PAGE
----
Short Stories, Irish literature, Classics, Modern Fiction and Contemporary Literary Fiction, The Japanese Novel and post Colonial Asian Fiction are some of my Literary Interests





Tuesday, March 24, 2015

The Outpost by Boleslaw Prus (1886)







Earlier this month I read an excellant short story "The Recurring Wave" by Boleslaw Prus, one of Poland's highest regarded writers.  Set in rural Poland, it depicts a time of coming social change and different social classes in rural society. 

The Outpost is one of four major novels by Prus.  It is also set in rural Poland in a time where the people are unsettled by changes they see coming and fear.  There are basically four sorts of people in the world of The Outpost.  There are the peasants, almost all illiterate and just a generation or so from being bound serfs, the gentry, the Jews who control much of the trade, and the newly arriving Germans.  I tried to decide how I should take the treatment of Jews in the novel, there is no rampant hatred but they are consistently dealt with in a negative way.  I really could not come to any conclusions concerning this.  The Germans arrive in droves, trying to buy up land at higher prices than the old market, financed by Bismark who has his hidden motives.  Poland was under the Russian Czar at this time and I enjoyed it when the lead character talked about how much a better man the Czar was than the Kaiser. Of course the irony is the Czar could care less about Polish peasants.   The peasant whom the novel centers on will not sell his land no matter what.  Everything is further unsettled as there are land reformations coming that are said to place more land in the hand of the peasants.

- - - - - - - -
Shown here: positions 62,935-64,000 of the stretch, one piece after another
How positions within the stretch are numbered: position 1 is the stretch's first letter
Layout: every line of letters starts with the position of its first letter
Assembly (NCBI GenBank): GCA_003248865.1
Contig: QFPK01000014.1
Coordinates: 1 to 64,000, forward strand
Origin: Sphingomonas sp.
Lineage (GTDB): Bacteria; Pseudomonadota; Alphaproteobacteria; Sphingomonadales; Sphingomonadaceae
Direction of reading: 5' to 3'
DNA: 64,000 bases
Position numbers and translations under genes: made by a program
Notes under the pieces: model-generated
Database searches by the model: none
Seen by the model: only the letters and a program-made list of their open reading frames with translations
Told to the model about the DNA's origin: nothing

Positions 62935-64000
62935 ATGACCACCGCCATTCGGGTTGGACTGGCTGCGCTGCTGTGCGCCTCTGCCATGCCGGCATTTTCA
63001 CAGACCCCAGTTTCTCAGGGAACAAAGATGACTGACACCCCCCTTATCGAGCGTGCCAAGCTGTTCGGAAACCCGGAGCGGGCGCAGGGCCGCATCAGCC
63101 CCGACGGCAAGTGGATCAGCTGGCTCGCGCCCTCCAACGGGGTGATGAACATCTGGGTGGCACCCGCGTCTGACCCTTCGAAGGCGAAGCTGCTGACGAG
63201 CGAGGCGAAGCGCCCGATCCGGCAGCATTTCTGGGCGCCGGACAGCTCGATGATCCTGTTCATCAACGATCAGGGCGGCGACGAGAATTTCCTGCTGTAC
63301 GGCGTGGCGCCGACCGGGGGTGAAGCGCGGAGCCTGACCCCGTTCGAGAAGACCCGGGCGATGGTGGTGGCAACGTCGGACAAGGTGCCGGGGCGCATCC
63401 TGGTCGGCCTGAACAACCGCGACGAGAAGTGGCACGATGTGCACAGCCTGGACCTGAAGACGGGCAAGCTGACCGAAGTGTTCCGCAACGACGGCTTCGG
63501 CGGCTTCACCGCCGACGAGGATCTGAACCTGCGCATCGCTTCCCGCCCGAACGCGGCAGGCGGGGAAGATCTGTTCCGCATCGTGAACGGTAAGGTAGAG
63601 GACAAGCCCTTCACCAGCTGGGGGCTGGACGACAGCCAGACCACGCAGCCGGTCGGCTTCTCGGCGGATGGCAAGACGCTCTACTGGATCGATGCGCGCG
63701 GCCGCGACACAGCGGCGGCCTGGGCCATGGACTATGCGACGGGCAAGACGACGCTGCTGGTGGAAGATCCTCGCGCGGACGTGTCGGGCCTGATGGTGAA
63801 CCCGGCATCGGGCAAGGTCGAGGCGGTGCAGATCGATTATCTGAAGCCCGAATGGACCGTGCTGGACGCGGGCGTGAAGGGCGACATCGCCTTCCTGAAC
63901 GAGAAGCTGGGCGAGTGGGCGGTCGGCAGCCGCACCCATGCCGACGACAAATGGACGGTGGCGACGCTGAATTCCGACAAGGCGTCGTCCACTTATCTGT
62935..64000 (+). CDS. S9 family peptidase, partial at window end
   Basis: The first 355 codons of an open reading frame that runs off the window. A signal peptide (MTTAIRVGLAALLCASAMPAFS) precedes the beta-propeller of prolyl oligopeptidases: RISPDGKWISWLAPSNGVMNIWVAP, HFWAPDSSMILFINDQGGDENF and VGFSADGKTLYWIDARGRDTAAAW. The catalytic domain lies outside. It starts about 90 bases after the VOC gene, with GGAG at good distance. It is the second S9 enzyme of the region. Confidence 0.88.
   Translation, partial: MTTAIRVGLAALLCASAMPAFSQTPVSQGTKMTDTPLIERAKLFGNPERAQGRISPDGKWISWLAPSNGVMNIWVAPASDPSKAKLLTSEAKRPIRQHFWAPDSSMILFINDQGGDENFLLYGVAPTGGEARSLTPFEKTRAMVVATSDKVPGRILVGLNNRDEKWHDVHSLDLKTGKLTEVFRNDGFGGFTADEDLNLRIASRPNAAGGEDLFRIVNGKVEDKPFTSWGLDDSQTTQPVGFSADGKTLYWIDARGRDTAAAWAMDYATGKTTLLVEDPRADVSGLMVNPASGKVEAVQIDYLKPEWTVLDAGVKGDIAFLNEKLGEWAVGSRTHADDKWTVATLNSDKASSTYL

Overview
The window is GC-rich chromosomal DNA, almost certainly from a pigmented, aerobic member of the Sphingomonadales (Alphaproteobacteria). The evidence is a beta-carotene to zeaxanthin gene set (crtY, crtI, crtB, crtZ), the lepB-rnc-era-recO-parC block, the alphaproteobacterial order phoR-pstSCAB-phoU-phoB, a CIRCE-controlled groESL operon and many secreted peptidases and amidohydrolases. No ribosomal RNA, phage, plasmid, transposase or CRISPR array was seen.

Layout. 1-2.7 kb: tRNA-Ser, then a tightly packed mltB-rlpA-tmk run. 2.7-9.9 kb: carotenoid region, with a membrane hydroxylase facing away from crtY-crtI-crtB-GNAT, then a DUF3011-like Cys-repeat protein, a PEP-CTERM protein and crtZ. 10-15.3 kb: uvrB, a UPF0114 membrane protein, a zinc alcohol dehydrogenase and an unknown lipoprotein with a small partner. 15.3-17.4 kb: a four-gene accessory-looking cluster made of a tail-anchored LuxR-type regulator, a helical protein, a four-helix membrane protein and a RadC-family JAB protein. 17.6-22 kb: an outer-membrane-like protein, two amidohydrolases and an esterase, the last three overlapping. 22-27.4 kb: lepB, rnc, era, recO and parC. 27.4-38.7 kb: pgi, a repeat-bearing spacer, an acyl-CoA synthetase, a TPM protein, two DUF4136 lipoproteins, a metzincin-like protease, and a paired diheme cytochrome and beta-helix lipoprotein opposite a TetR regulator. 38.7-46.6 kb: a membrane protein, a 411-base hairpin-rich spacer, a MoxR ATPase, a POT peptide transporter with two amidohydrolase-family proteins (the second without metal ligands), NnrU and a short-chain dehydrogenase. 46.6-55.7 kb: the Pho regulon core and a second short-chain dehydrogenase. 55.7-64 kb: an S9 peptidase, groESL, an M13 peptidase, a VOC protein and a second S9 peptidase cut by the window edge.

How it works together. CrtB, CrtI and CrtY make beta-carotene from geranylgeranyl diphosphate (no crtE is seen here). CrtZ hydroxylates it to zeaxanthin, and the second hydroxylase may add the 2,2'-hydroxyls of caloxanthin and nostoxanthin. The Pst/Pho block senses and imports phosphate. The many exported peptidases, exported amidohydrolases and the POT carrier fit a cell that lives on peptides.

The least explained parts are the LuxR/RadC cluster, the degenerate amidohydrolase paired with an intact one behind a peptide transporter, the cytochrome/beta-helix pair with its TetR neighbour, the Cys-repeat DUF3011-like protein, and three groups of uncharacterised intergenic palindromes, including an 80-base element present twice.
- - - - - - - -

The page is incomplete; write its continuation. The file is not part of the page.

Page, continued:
Prus did an excellant job with the lead character, his wife, his family, and his home. We even get to know the names of his cows!  Soon we learn a railroad is coming through.  The family suffers a lot of terrible hardships.  It was very sad when Lyza, one of the cows, had to be sold to a butcher.  Peasants still very much depend on the local squires for work, income, and directions.  It creates a great social gap when the local squire sells his land to the Germans and moves to Warsaw.

The Outpost is very much worth reading, not just an item of historical interest.  It kept me interested throughout.

If you want to read this go to Manybooks.net and search for "Polish".  Two very good collections  from 1924, originally published by Basil Blackwell, can be downloaded for free.  
 
The Doll, set in Warsaw in the 1880s, is considered the author's masterwork and I hope to start it soon.

Mel u

2 comments:

Parrish Lantern said...

I have a liking for east european books & free ones make that more so.

Suko said...

I'm glad you enjoyed reading The Outpost, Mel. Thanks for the info about Manybooks.net.